I’m aware that my advanced age drives many of my phobias and fits of melancholia. Still, with our country going to complete crap in a Crate and Barrel wooden box, it’s impossible to fool me into becoming a smiling Father Christmas sitting around the fire drinking hot chocolate while reading “The Night Before Christmas” to our wokie grandkids. But, of course, they wouldn’t understand why someone would write such a fairytale. They are much too smart for their young age, thanks to Google and iPhones.
Yeah, I’m an old school guy with old school thoughts, when I can remember them. My wife says she is worried about me; I don’t remember things she says she told me ten minutes earlier. I tell her, “well maybe you didn’t tell me but thought you did.” It goes both ways. Then I find my car keys in the refrigerator, next to my reading glasses and wallet.
I used to laugh when my father asked me what day is it? Now, I am my father and my son laughs at me. Aging is not for pussy’s. It takes a real man to survive it.
That’s why I write short stories and blog, it keeps my mind sharp, and my wit acrid. The brain is a muscle that craves stimulation. I would think the number of medications I take would do that job, but creating fictional characters and predicaments based on my street rat crazy family makes me a whole person.
Who needs genealogy? I don’t. My grandmother, mother, aunts, uncles, and other relatives tell my sister and me that we are related to the famous female outlaw; Belle Starr. Also to Chief Quanah Parker and Will Rogers. Of course, they have no written proof, only hearsay delivered around a campfire or a supper table. I sent some spit to a genealogy outfit and they sent me a report. It wasn’t what I expected.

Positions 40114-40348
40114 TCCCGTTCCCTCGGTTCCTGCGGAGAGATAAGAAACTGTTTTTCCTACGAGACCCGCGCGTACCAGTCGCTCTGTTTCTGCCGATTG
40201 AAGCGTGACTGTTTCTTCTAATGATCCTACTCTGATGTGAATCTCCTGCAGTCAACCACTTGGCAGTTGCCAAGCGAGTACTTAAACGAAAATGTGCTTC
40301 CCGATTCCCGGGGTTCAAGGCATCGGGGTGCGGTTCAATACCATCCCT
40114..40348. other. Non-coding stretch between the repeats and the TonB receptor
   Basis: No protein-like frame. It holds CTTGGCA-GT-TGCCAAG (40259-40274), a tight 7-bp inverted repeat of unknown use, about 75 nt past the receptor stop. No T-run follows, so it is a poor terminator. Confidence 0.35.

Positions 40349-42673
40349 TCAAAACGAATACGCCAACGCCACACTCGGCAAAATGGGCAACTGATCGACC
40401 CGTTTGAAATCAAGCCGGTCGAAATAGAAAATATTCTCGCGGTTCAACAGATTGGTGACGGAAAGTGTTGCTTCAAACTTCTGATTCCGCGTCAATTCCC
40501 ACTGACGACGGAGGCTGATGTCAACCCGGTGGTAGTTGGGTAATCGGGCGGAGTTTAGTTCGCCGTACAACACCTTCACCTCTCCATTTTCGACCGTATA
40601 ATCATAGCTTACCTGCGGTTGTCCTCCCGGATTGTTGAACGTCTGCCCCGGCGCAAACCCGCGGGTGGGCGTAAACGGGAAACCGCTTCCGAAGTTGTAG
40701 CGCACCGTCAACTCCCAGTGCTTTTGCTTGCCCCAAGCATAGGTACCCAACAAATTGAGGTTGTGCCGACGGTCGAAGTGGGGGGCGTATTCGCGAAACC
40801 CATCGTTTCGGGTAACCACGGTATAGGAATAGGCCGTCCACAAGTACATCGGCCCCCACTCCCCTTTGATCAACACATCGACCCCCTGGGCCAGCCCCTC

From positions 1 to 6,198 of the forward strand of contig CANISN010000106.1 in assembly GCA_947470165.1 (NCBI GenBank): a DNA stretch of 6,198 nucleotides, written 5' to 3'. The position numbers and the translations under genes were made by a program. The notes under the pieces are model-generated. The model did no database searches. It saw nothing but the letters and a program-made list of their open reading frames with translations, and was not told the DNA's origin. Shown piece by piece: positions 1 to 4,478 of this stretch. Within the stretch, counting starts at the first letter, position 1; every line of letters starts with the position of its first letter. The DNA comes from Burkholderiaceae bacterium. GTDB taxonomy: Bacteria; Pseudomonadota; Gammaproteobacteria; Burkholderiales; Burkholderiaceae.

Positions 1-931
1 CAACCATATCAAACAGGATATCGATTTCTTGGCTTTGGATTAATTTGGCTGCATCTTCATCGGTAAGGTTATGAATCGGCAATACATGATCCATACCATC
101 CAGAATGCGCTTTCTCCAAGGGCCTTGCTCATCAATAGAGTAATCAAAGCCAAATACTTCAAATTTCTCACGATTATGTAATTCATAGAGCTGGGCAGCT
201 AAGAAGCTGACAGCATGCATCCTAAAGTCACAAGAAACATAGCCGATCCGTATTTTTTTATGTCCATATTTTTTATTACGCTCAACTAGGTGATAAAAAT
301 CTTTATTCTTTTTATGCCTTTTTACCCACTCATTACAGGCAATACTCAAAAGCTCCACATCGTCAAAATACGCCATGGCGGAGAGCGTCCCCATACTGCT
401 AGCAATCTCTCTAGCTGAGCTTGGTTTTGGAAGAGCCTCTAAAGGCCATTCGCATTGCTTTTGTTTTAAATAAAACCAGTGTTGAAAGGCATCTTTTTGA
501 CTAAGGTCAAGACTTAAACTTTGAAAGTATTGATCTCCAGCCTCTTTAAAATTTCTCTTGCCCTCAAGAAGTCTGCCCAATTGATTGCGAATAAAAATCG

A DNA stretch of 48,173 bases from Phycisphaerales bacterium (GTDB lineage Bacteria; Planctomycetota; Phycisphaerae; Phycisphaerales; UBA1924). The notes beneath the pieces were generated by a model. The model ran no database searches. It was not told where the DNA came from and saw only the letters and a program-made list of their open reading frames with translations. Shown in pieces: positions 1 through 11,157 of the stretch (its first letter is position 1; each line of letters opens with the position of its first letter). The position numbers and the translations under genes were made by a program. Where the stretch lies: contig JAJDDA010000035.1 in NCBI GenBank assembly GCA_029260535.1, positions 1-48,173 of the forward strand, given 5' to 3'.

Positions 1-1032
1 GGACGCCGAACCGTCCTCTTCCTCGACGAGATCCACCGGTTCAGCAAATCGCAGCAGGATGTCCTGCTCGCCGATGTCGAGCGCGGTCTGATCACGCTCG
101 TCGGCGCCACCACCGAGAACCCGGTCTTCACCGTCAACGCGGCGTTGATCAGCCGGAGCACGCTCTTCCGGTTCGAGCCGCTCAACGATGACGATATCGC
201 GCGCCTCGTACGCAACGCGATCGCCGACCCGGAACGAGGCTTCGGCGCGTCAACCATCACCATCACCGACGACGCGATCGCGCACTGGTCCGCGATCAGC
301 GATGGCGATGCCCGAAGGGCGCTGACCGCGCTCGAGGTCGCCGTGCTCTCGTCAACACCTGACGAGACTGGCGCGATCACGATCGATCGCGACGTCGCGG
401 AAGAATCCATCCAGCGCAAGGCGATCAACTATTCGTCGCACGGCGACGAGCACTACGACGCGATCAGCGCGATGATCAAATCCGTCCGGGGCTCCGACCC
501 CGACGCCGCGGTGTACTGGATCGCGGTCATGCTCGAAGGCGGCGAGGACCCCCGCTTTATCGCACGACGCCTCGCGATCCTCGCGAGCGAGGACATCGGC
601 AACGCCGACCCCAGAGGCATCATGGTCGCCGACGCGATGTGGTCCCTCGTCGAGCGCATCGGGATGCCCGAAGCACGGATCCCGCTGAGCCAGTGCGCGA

Northern European, Russian, English, Scottish, Irish, Welsh, and Neanderthal; not one molecule of American Indian, even though my Granny was born and raised on a reservation in Oklahoma and lived in a teepee. I called them up. The nice lady said the American Indigenous tribes are secretive and don’t give out information. She assured me I was probably a Cherokee and could go on acting like one if it made me feel better. Stupid ass lady. I do feel better.
Have a Merry Christmas and may you live in the land of good water, bountiful game, and cold beer.
A personal recount of my childhood Christmas memories.
Riding a ceiling-mounted “Rocket Train” to nowhere around the basement of a department store doesn’t seem like a Christmas thing, but that’s what thousands of other Texas kids and I did every year in the 1950s.
Leonard Brothers Department Store occupied two square blocks of downtown Fort Worth real estate and was known as the Southwest’s Macy’s. They offered everything the big shot stores in the East carried, and then, hundreds of items no retailer in their right mind would consider.
If you had a mind to, one could purchase a full-length mink coat with optional mink mittens, the latest women’s high-fashion clothing line from Paris France, an Italian cut-crystal vile of Elizabeth Taylors spit, James Dean’s signature hair tonic, Rock Hudson’s autographed wedding photos, a housebroken Llama, an aluminum fishing boat and motor, a new car, a pole barn, a nice two-story craftsman home “build it yourself kit” delivered to your lot, chickens, barb wire, hay, horses and cows, a 30-30 Winchester rifle, a 40 caliber autographed General George Custer Colt pistol, a bottle of good hootch and a Ford tractor. That’s about as Texas as it gets.